To allow the application developer to choose whether to manage memory directly or use more automatic means, the C++ mapping top layer supplies memory-management helper classes called _var classes. These types are much like the Standard C++ auto_ptr type, and they're named by adding the suffix _var to the original type name (e.g., the _var type for an interface named A is named A_var, and the _var type for the string type is named CORBA::String_var). Assigning a value requiring memory management to a _var type causes the _var type to assume ownership for the memory and to free it in its own destructor. The use of _var types, while completely optional, can greatly ease the memory management responsibilities for applications when compared to using just the bottom layer of the C++ mapping.

Why Not Update the C++ Mapping?

Everything we've discussed so far indicates why the OMG IDL C++ Mapping was designed in a particular way, but that was back in 1994! New CORBA C++ users often ask why the C++ mapping hasn't been revised to take advantage of Standard C++, with the most frequently asked question being, "Why aren't IDL strings mapped to the Standard C++ string class?" They also frequently want to know why IDL container types, such as sequences and arrays, are not mapped to STL container classes.

Unfortunately, modifying the C++ mapping to take advantage of Standard C++ is a business problem, not a technical one. Both ORB suppliers and ORB customers have spent millions of dollars on applications that are written against the current mapping, and few are eager to revise code that is already working and in production. While making the technical changes to the C++ mapping necessary to use Standard C++ would be fairly trivial, the business case for doing so is rather weak — there's simply too much existing code in place that would either require legacy C++ mapping support or would require a total rewrite. Neither approach is appealing to existing users or vendors. The only viable alternative is to somehow allow the existing C++ mapping to exist in concert with an extended mapping that took advantage of STL-related features.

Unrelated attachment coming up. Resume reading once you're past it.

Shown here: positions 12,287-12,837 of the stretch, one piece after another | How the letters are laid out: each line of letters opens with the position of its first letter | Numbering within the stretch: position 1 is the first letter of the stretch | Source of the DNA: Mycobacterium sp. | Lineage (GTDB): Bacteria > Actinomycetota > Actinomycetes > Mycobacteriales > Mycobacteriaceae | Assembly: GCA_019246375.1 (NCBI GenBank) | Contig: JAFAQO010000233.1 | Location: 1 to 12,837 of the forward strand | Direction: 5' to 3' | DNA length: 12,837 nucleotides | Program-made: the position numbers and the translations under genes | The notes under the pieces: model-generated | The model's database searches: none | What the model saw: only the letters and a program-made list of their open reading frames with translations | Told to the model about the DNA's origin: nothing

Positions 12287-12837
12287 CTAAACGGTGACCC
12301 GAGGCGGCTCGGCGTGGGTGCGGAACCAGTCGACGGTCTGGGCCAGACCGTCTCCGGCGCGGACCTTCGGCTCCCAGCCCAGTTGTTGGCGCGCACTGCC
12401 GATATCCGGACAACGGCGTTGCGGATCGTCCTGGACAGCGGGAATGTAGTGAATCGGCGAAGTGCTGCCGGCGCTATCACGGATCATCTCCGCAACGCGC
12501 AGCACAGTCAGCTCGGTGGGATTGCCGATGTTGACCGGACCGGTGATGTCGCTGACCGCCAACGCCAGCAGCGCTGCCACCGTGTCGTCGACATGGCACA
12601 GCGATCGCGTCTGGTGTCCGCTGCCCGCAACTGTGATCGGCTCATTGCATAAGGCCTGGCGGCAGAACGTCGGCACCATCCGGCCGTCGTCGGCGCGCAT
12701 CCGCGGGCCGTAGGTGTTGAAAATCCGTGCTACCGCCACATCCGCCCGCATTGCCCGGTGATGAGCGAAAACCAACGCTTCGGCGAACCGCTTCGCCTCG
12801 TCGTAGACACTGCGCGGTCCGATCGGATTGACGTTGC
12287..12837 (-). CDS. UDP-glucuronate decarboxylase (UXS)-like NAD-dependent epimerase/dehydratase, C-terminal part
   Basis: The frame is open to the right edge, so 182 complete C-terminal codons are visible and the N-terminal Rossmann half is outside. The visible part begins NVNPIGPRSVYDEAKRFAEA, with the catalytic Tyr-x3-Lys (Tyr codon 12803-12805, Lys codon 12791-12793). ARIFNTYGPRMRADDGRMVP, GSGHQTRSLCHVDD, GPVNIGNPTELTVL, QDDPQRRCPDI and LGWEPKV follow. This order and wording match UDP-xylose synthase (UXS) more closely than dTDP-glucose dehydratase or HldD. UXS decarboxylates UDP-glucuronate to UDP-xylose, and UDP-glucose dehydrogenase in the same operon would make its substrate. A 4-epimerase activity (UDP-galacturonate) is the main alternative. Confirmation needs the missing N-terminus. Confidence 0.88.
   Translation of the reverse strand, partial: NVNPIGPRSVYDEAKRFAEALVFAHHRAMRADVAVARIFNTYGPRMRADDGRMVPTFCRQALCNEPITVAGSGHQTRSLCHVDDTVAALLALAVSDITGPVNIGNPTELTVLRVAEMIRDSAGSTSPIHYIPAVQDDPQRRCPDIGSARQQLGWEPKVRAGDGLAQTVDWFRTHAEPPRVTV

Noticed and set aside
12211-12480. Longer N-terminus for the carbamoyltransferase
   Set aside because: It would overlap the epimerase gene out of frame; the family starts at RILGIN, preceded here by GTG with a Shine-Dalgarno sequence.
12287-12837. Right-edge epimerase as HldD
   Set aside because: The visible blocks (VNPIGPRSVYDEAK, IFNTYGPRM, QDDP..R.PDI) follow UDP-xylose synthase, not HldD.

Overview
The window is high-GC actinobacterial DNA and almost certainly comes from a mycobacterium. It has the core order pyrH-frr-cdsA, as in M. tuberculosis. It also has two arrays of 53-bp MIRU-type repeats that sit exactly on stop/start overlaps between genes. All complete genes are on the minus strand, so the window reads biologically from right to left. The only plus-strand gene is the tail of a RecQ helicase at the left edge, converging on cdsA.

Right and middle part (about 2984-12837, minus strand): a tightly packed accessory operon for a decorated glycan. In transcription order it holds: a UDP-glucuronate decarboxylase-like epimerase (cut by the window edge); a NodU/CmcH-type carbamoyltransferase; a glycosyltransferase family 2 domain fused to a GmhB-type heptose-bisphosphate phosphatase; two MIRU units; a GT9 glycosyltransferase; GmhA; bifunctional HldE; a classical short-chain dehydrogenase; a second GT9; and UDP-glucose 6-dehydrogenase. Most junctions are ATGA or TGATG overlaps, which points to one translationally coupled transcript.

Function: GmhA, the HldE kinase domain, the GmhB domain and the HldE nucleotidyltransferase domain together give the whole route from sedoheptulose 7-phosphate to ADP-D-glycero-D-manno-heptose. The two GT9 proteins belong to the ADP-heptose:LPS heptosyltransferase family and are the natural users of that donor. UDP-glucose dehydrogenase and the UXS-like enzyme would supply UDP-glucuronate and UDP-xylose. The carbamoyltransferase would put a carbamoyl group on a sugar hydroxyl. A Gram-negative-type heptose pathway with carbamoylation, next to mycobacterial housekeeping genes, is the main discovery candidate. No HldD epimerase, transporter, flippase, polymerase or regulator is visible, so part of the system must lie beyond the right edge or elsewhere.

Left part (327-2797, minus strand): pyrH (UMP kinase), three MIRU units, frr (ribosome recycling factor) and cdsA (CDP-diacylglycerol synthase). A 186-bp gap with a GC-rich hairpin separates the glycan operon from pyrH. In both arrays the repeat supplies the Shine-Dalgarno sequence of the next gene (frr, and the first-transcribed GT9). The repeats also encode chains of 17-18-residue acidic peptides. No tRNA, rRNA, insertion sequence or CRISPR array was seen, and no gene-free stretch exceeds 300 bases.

One argument for a revised C++ mapping is the claim that the current mapping is hard to use. Some claim that even with the _var layer assisting with memory management, the mapping is still too hard to use. We feel that this is an unfair characterization of the C++ mapping, as we believe its memory management rules to be consistent and straightforward once you understand the principles and patterns behind them, which are thoroughly explained in [2].

Concluding Remarks

This column provides an overview of the history of the OMG IDL C++ Language Mapping. It's clear that, like most projects and standards, politics and personalities had a profound influence on the design of the C++ mapping. Still, we believe the mapping provides a nice balance of performance and ease of use, especially given the compatibility requirements imposed on the mapping's design by several OMG members.

In our next column, we intend to explore what a revised C++ mapping might look like if it were to take advantage of Standard C++ constructs. And we promise to include some C++ code examples next time!

References

[1] Object Management Group. IDL C++ Language Mapping. http://www.omg.org/technology/documents/formal/c++.htm, 1999.

[2] Michi Henning and Steve Vinoski. Advanced CORBA Programming with C++ (Addison Wesley, 1999).

[3] Object Management Group. CORBA 2.3.1 Specification. http://www.omg.org/technology/documents/formal/corba_2.htm, 1999.

[4] J. Mitchell et al. "An Overview of the Spring System," in Proceedings of Compcon Spring 1994 (IEEE, February 1994).

[5] S. Danforth,, P. Koenen, and B. Tate. Objects for OS/2 (Van Nostrand Reinhold, 1994).

[6] Mark Linton and Chuck Price. "Building Distributed User Interfaces with Fresco, " in Proceedings of the Seventh X Technical Conference, January 1993, pages 77-87.

Steve Vinoski is Chief Architect for IONA Technologies and is also an IONA Fellow. A frequent speaker at technical conferences, he has been giving CORBA tutorials around the globe since 1993. Steve has also helped put together several important OMG specifications, including CORBA 1.2, 2.0, 2.2, and 2.3, the OMG IDL C++ Language Mapping, the ORB Portability Specification, and the Objects By Value Specification. In 1996, he served on the OMG Architecture Board. He is currently the chair of the OMG IDL C++

Mapping Revision Task Force. He and Michi Henning are the authors of Advanced CORBA Programming with C++, published in February 1999 by Addison Wesley Longman.

Doug Schmidt is a faculty member at Washington University, St. Louis, MO. His research focuses on object-oriented techniques for developing parallel communications systems to support distributed applications on high-speed networks. He can be contacted at schmidt@cs.wustle.edu.